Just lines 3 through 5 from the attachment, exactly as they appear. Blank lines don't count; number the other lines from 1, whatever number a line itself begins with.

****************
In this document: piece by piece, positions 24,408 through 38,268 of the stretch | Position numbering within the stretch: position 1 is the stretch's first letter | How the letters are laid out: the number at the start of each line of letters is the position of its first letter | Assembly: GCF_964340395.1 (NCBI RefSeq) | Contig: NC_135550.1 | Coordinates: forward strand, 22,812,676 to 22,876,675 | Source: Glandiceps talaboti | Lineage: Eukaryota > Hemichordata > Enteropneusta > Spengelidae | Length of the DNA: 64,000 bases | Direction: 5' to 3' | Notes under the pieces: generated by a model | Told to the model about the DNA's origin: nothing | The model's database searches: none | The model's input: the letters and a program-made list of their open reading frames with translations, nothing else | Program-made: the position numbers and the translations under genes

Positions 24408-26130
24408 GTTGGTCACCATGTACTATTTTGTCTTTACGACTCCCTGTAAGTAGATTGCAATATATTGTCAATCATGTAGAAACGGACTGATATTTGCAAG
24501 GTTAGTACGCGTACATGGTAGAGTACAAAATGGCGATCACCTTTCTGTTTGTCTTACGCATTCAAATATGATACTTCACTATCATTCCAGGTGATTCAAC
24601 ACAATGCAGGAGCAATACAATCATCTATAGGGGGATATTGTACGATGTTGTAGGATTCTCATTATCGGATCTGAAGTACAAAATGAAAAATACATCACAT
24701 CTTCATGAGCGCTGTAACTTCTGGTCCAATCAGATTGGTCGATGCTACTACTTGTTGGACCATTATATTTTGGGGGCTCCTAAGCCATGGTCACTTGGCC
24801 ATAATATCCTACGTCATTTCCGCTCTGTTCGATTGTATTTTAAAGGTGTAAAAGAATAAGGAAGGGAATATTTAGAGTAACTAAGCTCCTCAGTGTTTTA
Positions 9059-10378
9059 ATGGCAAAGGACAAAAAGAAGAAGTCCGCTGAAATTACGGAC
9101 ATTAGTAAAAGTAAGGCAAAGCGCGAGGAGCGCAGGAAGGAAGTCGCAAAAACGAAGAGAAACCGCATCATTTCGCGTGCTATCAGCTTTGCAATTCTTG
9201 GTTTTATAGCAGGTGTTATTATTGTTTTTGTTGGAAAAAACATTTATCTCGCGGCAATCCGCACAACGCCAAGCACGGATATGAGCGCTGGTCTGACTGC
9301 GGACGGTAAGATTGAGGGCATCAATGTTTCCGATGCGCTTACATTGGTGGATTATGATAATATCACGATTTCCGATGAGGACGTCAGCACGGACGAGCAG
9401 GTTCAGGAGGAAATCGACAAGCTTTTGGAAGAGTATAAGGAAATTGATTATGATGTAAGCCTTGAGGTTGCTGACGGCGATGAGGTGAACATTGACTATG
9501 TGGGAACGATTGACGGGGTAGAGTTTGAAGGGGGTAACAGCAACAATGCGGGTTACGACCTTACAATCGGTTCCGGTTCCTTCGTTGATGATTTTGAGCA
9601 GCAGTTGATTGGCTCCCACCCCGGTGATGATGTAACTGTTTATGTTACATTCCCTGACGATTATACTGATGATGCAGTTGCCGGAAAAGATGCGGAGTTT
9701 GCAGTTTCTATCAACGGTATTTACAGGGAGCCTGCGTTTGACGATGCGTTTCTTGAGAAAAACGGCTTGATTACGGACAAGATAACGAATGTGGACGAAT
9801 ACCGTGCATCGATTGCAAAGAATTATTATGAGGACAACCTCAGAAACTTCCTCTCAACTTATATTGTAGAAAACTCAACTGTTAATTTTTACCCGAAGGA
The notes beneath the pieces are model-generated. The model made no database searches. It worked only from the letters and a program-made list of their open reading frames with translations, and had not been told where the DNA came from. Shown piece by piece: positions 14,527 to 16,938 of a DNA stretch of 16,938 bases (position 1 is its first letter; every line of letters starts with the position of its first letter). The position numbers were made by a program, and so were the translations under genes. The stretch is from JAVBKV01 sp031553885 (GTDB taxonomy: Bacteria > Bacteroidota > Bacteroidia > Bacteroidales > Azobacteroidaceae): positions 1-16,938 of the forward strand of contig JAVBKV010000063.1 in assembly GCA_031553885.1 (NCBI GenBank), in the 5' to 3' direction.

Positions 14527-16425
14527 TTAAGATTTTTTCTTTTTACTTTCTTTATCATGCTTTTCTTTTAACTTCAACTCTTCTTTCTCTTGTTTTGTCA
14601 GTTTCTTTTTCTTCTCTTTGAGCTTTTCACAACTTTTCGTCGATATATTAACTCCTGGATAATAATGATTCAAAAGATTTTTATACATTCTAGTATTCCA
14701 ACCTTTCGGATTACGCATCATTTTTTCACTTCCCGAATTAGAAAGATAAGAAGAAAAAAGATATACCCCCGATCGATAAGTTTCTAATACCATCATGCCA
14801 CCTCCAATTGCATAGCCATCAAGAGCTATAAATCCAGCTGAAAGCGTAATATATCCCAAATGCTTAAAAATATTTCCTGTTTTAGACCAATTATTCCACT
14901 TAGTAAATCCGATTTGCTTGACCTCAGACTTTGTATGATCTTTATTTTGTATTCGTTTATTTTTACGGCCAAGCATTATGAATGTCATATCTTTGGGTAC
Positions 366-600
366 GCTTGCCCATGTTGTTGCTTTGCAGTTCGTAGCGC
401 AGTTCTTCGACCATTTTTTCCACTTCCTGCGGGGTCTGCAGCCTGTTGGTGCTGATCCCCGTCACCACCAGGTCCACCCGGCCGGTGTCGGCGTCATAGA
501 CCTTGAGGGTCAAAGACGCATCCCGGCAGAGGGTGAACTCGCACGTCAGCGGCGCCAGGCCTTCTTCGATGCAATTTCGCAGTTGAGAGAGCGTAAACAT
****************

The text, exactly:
24408 GTTGGTCACCATGTACTATTTTGTCTTTACGACTCCCTGTAAGTAGATTGCAATATATTGTCAATCATGTAGAAACGGACTGATATTTGCAAG
24501 GTTAGTACGCGTACATGGTAGAGTACAAAATGGCGATCACCTTTCTGTTTGTCTTACGCATTCAAATATGATACTTCACTATCATTCCAGGTGATTCAAC
24601 ACAATGCAGGAGCAATACAATCATCTATAGGGGGATATTGTACGATGTTGTAGGATTCTCATTATCGGATCTGAAGTACAAAATGAAAAATACATCACAT